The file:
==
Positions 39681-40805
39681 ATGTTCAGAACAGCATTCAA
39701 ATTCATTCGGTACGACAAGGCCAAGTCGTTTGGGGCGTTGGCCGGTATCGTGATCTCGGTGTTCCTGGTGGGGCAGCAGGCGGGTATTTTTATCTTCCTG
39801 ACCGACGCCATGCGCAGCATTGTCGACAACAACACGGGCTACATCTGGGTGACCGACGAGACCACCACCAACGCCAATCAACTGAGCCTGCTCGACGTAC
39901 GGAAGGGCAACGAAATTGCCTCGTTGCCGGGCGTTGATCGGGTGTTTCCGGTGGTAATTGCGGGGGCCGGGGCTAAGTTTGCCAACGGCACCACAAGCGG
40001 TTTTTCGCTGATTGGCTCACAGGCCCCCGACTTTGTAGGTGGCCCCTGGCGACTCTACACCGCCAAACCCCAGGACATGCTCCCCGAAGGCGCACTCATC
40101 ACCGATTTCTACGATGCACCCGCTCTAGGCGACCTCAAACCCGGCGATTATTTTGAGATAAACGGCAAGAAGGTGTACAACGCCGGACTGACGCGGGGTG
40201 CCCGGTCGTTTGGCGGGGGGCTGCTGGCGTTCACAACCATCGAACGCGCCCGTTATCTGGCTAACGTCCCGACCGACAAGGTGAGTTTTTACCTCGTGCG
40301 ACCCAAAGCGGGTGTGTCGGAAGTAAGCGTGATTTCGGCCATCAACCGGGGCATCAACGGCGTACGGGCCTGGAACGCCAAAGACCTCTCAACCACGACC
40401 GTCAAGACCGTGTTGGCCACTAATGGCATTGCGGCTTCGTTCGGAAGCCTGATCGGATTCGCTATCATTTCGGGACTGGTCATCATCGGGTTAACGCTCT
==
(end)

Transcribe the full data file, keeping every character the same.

Positions 39681-40805
39681 ATGTTCAGAACAGCATTCAA
39701 ATTCATTCGGTACGACAAGGCCAAGTCGTTTGGGGCGTTGGCCGGTATCGTGATCTCGGTGTTCCTGGTGGGGCAGCAGGCGGGTATTTTTATCTTCCTG
39801 ACCGACGCCATGCGCAGCATTGTCGACAACAACACGGGCTACATCTGGGTGACCGACGAGACCACCACCAACGCCAATCAACTGAGCCTGCTCGACGTAC
39901 GGAAGGGCAACGAAATTGCCTCGTTGCCGGGCGTTGATCGGGTGTTTCCGGTGGTAATTGCGGGGGCCGGGGCTAAGTTTGCCAACGGCACCACAAGCGG
40001 TTTTTCGCTGATTGGCTCACAGGCCCCCGACTTTGTAGGTGGCCCCTGGCGACTCTACACCGCCAAACCCCAGGACATGCTCCCCGAAGGCGCACTCATC
40101 ACCGATTTCTACGATGCACCCGCTCTAGGCGACCTCAAACCCGGCGATTATTTTGAGATAAACGGCAAGAAGGTGTACAACGCCGGACTGACGCGGGGTG
40201 CCCGGTCGTTTGGCGGGGGGCTGCTGGCGTTCACAACCATCGAACGCGCCCGTTATCTGGCTAACGTCCCGACCGACAAGGTGAGTTTTTACCTCGTGCG
40301 ACCCAAAGCGGGTGTGTCGGAAGTAAGCGTGATTTCGGCCATCAACCGGGGCATCAACGGCGTACGGGCCTGGAACGCCAAAGACCTCTCAACCACGACC
40401 GTCAAGACCGTGTTGGCCACTAATGGCATTGCGGCTTCGTTCGGAAGCCTGATCGGATTCGCTATCATTTCGGGACTGGTCATCATCGGGTTAACGCTCT